China to become key player in global soybean pricing system


As the global soybean supply pattern undergoes a transformation, the biggest importer - China - is likely to become a key player in a multi-polar pricing system, experts said on Tuesday.

"The current global soybean pricing system, which is dominated by the US' Chicago Board of Trade (CBOT), may become a multi-polar one," Li Guoxiang, a research fellow at the Chinese Academy of Social Sciences' Rural Development Institute, told the Global Times.

For the 2018/19 marketing year from September 2018 to August 2019, China is forecast to consume the equivalent of nearly one-third of every acre of soybeans harvested in the world, according to the American Farm Bureau Federation.

China is increasing soybean imports from Brazil, Argentina, Canada and Ukraine because the ongoing trade war between China and the US has curbed US exports to China.

"The Dalian Commodity Exchange (DCE) has raised its profile in the global market. China's passive acceptance of CBOT prices is likely to change, because in agricultural trade, buyers have more bargaining power," Li said.

"We could change the global soybean pricing structure," said a partner at a Brazilian agricultural consulting company, speaking at the China International Oils and Oilseeds Conference in Guangzhou, capital of South China's Guangdong Province, in the past week, the China Securities News reported on Monday.

"As the US dollar is fluctuating, we could link the price of soybean futures to the DCE, so that there is a safer and more stable price to stabilize the market," the person said.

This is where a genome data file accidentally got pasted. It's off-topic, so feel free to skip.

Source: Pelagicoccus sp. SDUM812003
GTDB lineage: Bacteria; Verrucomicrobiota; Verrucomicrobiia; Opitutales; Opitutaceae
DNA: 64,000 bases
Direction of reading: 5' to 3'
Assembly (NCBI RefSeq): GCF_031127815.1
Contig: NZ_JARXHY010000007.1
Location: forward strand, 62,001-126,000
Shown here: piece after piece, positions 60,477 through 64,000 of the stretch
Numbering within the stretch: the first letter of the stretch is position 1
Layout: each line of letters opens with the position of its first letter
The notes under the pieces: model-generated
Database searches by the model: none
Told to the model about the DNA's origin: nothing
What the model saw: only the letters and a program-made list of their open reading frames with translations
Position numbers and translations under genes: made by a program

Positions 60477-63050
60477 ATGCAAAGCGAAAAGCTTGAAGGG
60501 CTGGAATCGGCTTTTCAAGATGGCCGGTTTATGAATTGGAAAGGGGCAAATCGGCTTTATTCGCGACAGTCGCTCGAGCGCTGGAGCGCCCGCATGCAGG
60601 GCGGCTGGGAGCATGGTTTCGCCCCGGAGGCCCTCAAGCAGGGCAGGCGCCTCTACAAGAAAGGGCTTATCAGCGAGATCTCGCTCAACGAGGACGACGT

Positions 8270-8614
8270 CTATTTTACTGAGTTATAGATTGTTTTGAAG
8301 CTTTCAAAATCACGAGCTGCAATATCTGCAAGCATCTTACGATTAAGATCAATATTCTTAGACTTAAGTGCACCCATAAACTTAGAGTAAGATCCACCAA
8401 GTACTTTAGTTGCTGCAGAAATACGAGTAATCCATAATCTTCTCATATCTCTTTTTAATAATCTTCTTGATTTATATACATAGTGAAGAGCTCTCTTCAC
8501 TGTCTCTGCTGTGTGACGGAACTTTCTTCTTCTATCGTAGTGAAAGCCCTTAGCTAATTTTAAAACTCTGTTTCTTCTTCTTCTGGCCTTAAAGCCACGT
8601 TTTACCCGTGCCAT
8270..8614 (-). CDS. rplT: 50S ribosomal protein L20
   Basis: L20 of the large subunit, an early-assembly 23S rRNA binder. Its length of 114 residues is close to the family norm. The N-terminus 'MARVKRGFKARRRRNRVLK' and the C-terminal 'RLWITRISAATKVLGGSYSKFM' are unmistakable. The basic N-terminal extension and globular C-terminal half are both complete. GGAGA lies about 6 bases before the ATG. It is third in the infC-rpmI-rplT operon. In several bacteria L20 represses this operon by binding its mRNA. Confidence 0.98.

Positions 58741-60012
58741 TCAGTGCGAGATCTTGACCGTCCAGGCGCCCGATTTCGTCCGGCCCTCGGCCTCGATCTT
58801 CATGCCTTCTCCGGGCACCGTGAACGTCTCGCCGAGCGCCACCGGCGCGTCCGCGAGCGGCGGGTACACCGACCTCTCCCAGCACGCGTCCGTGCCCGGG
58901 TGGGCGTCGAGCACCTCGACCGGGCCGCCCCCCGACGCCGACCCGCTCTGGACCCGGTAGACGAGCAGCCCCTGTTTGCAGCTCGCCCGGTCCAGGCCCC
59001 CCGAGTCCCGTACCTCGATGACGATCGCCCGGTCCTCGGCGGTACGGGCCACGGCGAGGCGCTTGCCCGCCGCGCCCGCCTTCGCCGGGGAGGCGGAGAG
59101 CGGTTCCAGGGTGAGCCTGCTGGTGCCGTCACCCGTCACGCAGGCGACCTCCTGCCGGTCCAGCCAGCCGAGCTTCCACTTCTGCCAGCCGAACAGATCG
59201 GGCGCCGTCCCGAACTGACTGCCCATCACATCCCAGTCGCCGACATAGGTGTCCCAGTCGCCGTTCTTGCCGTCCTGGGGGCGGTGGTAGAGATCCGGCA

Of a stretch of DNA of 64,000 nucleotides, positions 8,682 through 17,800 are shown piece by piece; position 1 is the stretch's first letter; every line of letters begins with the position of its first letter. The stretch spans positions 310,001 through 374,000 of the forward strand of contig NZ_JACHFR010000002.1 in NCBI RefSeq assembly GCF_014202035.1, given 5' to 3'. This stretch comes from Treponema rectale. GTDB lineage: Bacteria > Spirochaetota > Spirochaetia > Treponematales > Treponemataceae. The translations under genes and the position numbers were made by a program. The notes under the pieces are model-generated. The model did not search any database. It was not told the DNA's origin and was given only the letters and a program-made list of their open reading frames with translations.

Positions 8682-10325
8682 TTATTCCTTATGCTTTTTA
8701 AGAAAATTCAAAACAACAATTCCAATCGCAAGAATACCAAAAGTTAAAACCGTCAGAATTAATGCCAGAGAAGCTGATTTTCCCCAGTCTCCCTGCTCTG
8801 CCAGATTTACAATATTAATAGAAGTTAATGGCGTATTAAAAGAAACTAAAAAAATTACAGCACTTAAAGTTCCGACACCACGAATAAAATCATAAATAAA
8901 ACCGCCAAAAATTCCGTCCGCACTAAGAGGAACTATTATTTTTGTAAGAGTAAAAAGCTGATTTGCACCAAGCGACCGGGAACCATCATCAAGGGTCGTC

The DCE has rolled out futures and options for soybeans and related products, covering the whole industrial chain. Its contracts include futures for soybean meal and soybeans. It launched soybean meal options on March 31, 2017, according to the official website of the DCE.

However, it should also be acknowledged that it still needs some time for China to play a truly equal foot with the internationally dominant organization.

"The DCE provides a solid market foundation for companies to manage risks and institutional investors to allocate assets, but it will take a while for the exchange to become dominant in the global soybean trade," Li noted.

Jiao Shanwei, editor-in-chief of, echoed the opinion, saying that the CBOT's dominant position would not end soon, because international agricultural product transactions are priced in US dollars, and China has not set the stage in terms of financial participation.

"The global soybean trade is happening both in the real economy and the financial world. In terms of the latter, China is not fully prepared," Jiao said.

"As agricultural products become more market-oriented, and links among international markets are further strengthened, Chinese voice in the international markets will definitely increase," Jiao said.

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